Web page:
Layering your way to better protection
By Top Crop Manager
Protecting yourself from exposure to pesticides has one basic rule: Wear protective clothing and equipment.
"Wearing protective clothing is a farmer's main defense from exposure to pesticides. There are more specific details, but the most important thing is to protect yourself and your family from unnecessary exposure," says Karen Malyk, a protective clothing research associate with Alberta Agriculture, Food and Rural Development.
Multiple layers are the style for protective clothing. "We recommend multiple layers as the best way to protect yourself when handling pesticides. The more layers, the more protection you have," she adds.
Basic protective clothing includes a long sleeved shirt, full length trousers, coveralls, unlined nitrile or neoprene gloves, neoprene over-boots or long rubber boots and a wide brimmed hard hat with a plastic hat band.
The first layer is the long sleeved shirt and full length pants or jeans. Both limit pesticide exposure to skin. Cover these with cloth or disposable coveralls. "Some people wear both for extra protection," she adds. "The disposable coverall has an extra benefit of a hood. This protects your head and makes the coverall fit better." Before buying a disposable coverall, read the label and ask questions to make sure the coverall is recommended for the pesticide being used.
Gloves should fit properly to allow fine work such as adjusting sprayer nozzles. For added safety, form a cuff on the glove and wear it under the coverall sleeve. This prevents spills and splashes from running down arms. It is also recommended that whoever handles the pesticide clothing before it is washed wear protective gloves.
If protective clothing becomes saturated, don't try to wash it. Dispose of it in a plastic bag at an approved landfill site.
"Both gloves and disposable coveralls have a limited lifespan. If they rip, get holes or severe pilling, replace them," adds Malyk.
High rubber boots or neoprene over-boots are a must. Wear pants outside the boots so a spill doesn't run down the inside of the boot.
A hard hat is the final piece of basic protection. "This keeps spray off your head. A hard hat is also easy to clean with soap and water," she says.
Extra protection for handling concentrates and particularly more toxic products includes a variety of other safety equipment such as waterproof apron, goggles, face shield, ear plugs and respirators.
"Check the pesticide label. It will usually note the recommended protective clothing and equipment," recommends Malyk.
"If you have any questions, Alberta Agriculture has a number of helpful resources including brochures, a video and the annual Blue Book guide to crop protection," she adds. For information about these resources, contact the nearest Alberta Agriculture district office. -30-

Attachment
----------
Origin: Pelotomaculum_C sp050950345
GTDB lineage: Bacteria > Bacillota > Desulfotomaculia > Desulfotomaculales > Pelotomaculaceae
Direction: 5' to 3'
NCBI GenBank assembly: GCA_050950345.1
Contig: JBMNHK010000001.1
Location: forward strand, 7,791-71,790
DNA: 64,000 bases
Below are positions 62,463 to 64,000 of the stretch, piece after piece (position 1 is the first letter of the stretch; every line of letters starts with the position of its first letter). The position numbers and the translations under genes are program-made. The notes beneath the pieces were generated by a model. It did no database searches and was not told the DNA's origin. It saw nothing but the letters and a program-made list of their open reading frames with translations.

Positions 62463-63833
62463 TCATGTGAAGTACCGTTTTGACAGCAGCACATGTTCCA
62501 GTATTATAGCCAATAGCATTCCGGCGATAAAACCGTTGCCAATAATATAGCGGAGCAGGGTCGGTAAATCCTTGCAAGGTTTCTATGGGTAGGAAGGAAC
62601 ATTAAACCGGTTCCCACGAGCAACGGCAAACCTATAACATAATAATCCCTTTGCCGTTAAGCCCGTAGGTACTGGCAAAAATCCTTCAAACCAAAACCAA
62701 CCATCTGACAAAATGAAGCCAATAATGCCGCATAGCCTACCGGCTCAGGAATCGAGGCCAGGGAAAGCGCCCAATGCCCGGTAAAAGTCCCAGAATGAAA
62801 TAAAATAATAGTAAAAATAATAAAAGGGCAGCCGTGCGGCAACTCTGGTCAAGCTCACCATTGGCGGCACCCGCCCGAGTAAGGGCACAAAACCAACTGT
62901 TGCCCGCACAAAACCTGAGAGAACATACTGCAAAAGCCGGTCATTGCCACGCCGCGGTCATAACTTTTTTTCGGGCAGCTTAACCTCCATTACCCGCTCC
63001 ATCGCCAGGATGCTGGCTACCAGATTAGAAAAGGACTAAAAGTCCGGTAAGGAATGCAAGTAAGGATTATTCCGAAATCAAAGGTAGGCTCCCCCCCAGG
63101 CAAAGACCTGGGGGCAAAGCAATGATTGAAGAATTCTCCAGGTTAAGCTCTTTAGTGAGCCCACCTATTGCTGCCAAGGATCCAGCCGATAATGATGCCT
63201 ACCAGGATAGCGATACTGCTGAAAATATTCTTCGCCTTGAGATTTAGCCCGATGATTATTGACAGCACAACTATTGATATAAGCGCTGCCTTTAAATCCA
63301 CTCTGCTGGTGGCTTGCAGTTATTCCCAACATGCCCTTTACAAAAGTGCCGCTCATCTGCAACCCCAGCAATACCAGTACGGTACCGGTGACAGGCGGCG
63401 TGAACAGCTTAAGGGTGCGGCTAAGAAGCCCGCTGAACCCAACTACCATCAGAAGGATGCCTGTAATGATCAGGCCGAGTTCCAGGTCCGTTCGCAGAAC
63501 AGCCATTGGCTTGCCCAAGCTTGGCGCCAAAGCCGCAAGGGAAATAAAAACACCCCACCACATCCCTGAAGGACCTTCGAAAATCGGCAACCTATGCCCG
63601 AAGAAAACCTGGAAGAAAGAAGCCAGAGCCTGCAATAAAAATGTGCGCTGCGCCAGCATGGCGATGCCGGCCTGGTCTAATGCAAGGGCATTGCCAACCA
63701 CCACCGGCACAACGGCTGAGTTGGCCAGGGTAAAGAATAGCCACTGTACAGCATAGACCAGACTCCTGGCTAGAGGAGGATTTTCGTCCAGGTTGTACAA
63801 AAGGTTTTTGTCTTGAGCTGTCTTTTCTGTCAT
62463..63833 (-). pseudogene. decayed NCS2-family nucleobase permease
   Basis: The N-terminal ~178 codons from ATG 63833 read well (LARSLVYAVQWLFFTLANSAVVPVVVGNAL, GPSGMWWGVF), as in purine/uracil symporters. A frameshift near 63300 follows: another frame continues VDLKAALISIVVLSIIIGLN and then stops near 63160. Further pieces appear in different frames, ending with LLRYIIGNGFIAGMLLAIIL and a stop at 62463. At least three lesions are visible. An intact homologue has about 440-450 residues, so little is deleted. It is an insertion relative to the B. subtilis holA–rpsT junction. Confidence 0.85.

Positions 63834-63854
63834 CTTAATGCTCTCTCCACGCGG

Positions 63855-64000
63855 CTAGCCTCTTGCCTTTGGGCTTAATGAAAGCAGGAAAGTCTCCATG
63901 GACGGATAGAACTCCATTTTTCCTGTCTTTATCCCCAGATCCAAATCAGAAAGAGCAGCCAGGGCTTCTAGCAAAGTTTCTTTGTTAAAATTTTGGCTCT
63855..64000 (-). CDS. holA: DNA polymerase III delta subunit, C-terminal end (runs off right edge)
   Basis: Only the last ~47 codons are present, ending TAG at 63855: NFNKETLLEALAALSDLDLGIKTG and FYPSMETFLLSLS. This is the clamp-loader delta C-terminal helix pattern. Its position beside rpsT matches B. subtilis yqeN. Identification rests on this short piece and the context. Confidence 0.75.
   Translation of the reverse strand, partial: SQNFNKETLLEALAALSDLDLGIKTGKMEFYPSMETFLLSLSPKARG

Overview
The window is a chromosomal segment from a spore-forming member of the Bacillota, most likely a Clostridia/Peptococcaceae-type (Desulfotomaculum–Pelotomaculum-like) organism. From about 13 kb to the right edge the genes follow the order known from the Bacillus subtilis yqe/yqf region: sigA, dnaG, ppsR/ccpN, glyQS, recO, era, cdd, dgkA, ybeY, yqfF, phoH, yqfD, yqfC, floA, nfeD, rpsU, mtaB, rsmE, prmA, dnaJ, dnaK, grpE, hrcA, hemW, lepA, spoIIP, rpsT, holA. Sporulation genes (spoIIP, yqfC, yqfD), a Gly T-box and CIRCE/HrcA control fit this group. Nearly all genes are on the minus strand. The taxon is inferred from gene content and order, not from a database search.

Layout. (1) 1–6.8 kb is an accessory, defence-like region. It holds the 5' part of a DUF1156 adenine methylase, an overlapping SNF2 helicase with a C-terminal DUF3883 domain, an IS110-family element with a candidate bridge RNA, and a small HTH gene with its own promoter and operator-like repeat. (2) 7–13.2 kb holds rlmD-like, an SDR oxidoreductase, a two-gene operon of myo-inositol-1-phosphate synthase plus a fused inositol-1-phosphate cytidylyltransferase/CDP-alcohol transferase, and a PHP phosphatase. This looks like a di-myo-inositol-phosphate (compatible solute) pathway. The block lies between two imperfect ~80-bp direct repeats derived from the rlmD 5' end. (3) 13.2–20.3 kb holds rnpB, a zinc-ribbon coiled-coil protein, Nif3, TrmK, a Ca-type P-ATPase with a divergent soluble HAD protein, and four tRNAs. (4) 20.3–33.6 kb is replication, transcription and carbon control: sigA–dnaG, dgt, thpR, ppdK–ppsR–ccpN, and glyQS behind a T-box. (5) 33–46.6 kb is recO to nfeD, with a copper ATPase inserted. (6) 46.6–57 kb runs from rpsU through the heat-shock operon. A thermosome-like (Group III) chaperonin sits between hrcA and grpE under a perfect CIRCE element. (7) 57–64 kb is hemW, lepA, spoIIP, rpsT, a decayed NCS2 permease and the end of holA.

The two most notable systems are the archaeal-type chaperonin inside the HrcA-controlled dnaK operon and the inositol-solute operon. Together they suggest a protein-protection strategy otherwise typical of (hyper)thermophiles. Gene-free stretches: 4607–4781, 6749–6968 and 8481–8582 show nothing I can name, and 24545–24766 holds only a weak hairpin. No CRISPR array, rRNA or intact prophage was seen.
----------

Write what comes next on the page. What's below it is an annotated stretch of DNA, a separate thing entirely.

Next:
Picture: More layers equal greater protection.
Question: How should spray applicators protect their armies?
Answer: They should wear nitrile gloves with cuffs and shirts with long sleevies!
Limiting exposure protective clothing's aim
Absorbing pesticides through the skin is a common type of exposure. Absorption rates vary depending on the part of the body. Protecting those areas becomes even more important, says Karen Malyk.
The hands are the most exposed part of the body. The greatest risk of exposure is during handling, mixing and loading undiluted pesticides. "This makes gloves one of the basics of protective clothing," she says.
Additional layers prevent skin absorption, particularly in sensitive areas such as the forehead, scalp, ear canal and groin. Wearing impermeable aprons when pouring and mixing concentrated pesticides is recommended to increase protection of the genital area.
"The genital area has an almost 12 times higher absorption rate than the forearm. For that reason, an extra layer of protection is an excellent safety precaution when mixing, pouring or reaching into the sprayer tank," she says. The apron can be a third layer over a pair of disposable and cloth coveralls.
Protecting your head is also very important as the scalp, forehead and ear canal absorption rates are from over three to more than five times as much as the forearm rate.
"The key is a hard hat with a plastic band, not a fabric cap," stresses Malyk. "As well, take out any cloth lining in the hard hat and clean the hat after each time you wear it."
Ear plugs and disposable coveralls with hoods add extra protection from exposure.
Malyk also reminds farmers not to wear contact lenses when applying pesticides. "Your contact lenses can also become a source of continual contamination, so don't wear them." -30-
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